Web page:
XSLT pipeline

As mentioned briefly above, Model 2X features a useful improvement: the ability to easily channel stylesheets, separating layout and styling logic. As is true with the Apache Cocoon Framework, one stylesheet can define, for example, how a particular table type displays across a whole site. The first stylesheet can output a table as follows:

  <xsl:template match="customer-info">
        <td><xsl:value-of select="name"/></td>

The second stylesheet can style the table by creating an embedded table as follows:

  <xsl:template match="table">
    <table cellpadding="0" cellspacing="0" border="0" bgcolor="red">
       <td valign="top">
          <table cellpadding="4" cellspacing="1" border="0">
            <xsl:apply-templates select="tr"/>
  <xsl:template match="@*|node()">
      <xsl:apply-templates select="@*|node()"/>


Model 2X's current implementation dynamically creates an XML DOM tree and sends it to the XSLT transformer. Using SAX (Simple API for XML) notably enhances performance, particularly latency and large documents' memory footprints. In addition, stylesheet compilation improves XSLT processing times. Xalan, the Apache Project's XSLT processor, provides a mechanism to compile stylesheets into a set of Java classes, known as translets.

Client-side processing

The latest browsers, such as Internet Explorer 5/6 and Mozilla, can perform client-side transformations, which can relieve application servers' processing load. Similarly, XInclude (XML Inclusions), if supported, can download and cache resources and other data from the application server. XInclude provides a generic mechanism for recognizing and processing inclusions, and as such, can offer a simpler overall authoring experience, greater performance, and less code redundancy. This approach's drawback: developers must ensure that the XML documents and stylesheets sent to the clients contain only information the user is allowed to see.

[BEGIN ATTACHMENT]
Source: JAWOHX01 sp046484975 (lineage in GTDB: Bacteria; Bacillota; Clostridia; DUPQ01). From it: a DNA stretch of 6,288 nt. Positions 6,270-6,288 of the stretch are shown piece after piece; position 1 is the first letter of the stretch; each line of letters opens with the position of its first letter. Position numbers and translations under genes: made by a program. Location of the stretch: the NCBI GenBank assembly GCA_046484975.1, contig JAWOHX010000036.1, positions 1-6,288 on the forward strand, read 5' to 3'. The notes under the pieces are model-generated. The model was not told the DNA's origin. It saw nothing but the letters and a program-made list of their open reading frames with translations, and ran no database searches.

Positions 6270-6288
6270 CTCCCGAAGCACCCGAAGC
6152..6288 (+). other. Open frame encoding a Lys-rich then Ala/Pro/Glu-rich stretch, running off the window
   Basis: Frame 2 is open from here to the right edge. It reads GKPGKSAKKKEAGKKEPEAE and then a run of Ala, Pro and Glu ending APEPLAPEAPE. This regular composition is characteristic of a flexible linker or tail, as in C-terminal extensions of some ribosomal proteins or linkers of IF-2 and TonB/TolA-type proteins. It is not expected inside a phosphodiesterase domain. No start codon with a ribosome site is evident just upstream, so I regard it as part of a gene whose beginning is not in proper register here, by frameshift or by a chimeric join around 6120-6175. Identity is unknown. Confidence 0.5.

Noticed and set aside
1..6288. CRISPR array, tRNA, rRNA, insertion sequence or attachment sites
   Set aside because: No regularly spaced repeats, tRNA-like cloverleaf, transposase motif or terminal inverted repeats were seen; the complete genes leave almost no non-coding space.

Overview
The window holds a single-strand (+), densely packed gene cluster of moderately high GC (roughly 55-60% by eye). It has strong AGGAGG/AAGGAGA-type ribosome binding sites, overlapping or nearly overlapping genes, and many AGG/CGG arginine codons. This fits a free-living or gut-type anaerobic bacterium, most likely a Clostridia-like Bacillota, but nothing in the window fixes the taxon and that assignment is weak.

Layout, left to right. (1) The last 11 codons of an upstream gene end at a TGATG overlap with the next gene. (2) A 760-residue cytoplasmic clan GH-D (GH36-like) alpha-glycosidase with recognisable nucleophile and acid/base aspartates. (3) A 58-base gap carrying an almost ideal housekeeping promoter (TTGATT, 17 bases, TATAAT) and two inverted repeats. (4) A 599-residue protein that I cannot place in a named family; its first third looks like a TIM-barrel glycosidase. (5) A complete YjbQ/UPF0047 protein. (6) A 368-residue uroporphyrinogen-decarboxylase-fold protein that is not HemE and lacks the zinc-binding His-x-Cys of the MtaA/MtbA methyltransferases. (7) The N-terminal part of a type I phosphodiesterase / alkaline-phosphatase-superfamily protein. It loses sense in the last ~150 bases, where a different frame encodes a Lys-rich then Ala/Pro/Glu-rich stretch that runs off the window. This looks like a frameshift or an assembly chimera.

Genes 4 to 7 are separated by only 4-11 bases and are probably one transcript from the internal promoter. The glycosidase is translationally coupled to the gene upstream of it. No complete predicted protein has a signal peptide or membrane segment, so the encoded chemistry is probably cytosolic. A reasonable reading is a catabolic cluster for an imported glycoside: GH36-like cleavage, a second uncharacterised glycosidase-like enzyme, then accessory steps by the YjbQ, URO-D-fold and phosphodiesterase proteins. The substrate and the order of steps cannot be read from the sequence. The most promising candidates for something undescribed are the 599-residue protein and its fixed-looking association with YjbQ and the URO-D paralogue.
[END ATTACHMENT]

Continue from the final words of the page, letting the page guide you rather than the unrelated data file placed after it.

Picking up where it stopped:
Enhance Struts with Model 2X

In conclusion, XML and XSLT use in Model 2X encourages developers to separate business and presentation logic and brings the Web applications world a step closer to delivering on MVC's original promise. Additional benefits, such as well-formed output documents, reliance on standardized languages, increased presentation layer flexibility, and shortened development cycles make the new model not only elegant but also powerful and efficient.

You could easily improve the simple implementation described in this article to refine the model, tune performance, and add flexibility.

Julien Mercay is a senior software engineer at Orbeon, a company specializing in J2EE (Java 2 Platform, Enterprise Edition) and XML technologies. Before joining Orbeon as a Unix, Java, and XML guru, Mercay worked at Sun Microsystems where he received the Technical Achievement Award for his major contribution on Sun's Web-based auctioning system. Gilbert Bouzeid created several J2EE applications for big companies, including NEC Computer, Context Integration, and Symantec before joining Orbeon. He is well versed in e-commerce applications, particularly in databases and XML technologies.